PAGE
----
Have you heard yet that last night’s Super Bowl was the biggest event in TV history? Wow! No wonder companies spend so much on 30 second blocks of airtime during the big game!
So which commercials hit the mark?
There were the funny ones. I loved the Taco Bell one with the people from the retirement home out partying. The Tide Joe Montana stain commercial was a good one too. And the Kia one with the little kid asking about where babies come from is something I could so totally see happening in our family!
Then there is the one that everyone is always waiting for – the Budweiser Clydesdales. And this year did not disappoint.
But there were two commercials that really stood out to me this year.
The first was the Jeep commercial supporting our troops. I’m sure I don’t have to tell you why this one was near and dear to me.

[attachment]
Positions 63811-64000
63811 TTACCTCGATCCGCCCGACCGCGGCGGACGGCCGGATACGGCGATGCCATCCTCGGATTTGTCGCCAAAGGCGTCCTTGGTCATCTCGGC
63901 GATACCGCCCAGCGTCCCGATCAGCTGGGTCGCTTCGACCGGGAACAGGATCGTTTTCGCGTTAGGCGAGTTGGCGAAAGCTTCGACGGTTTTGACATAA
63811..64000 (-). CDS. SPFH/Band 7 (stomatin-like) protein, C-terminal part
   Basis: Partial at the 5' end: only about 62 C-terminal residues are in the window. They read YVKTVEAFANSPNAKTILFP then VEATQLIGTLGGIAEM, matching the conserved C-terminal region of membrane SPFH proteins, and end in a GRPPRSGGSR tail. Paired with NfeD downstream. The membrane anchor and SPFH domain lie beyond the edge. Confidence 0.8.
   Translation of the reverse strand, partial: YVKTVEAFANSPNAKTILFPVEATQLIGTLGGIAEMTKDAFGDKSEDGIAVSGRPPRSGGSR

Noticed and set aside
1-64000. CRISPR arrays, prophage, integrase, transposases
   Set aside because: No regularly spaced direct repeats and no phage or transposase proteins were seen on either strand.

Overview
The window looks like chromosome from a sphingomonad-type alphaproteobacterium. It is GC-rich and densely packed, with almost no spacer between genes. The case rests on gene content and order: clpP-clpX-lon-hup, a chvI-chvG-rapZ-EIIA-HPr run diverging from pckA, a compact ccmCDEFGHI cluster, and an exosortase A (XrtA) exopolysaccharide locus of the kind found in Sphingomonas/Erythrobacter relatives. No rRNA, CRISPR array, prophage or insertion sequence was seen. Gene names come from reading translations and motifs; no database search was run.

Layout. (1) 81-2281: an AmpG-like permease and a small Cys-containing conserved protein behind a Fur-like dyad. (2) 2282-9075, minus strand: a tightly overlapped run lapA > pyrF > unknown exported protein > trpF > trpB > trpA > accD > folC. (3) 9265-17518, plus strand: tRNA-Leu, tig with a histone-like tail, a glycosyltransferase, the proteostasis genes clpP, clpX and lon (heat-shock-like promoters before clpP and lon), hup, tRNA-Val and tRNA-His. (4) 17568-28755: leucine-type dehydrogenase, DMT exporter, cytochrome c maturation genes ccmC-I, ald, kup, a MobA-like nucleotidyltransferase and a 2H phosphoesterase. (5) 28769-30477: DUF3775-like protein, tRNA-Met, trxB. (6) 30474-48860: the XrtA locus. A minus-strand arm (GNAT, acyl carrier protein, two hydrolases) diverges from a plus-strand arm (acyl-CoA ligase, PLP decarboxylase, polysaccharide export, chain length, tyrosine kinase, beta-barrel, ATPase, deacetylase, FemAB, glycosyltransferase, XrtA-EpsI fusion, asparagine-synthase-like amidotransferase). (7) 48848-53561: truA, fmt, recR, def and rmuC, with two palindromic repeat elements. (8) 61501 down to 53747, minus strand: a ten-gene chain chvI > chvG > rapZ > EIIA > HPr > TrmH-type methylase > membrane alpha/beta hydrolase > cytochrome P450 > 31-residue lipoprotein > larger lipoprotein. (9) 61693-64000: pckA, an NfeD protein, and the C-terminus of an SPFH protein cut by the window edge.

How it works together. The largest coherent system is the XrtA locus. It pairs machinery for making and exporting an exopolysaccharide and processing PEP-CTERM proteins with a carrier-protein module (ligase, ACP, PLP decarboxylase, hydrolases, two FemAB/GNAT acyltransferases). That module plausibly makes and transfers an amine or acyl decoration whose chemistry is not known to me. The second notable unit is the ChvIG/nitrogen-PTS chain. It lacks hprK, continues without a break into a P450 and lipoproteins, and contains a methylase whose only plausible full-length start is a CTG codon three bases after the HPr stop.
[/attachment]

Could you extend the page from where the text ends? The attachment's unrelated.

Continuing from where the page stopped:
We’ve had our share of missed weddings, funerals, birthdays - even an emergency appendectomy and a birth.
But then we have the homecomings, and that makes all those other things not quite so hard to swallow.
Thank you, Jeep, for your continued support of our troops.
The second Super Bowl commercial that struck a chord with me was the Dodge Ram commercial.
“So, God Made a Farmer.”
I grew up in a farming family and spent my high school summers working at the local grain elevator.
I earned a degree in Agricultural Business from Texas A&M University.
While I am no longer involved in the day to day activities of agriculture (other than eating food and wearing clothes, of course!), it still runs deep in my veins.
And I hope to instill the same work ethic and values that my parents instilled in me, in my kids. (And take them back home to play/help on the farm as much as I can!)
Thank you, Dodge, for teaching some of us something new and reminding the rest of us of something we already knew. God made a farmer. And we should not take the farmer for granted. Instead, maybe we could all stand to take a closer look at the farmer and learn something from him and the way he leads his life.
(Please feel free to enter her/she into the last sentence as there are many women who work hard on farms too.)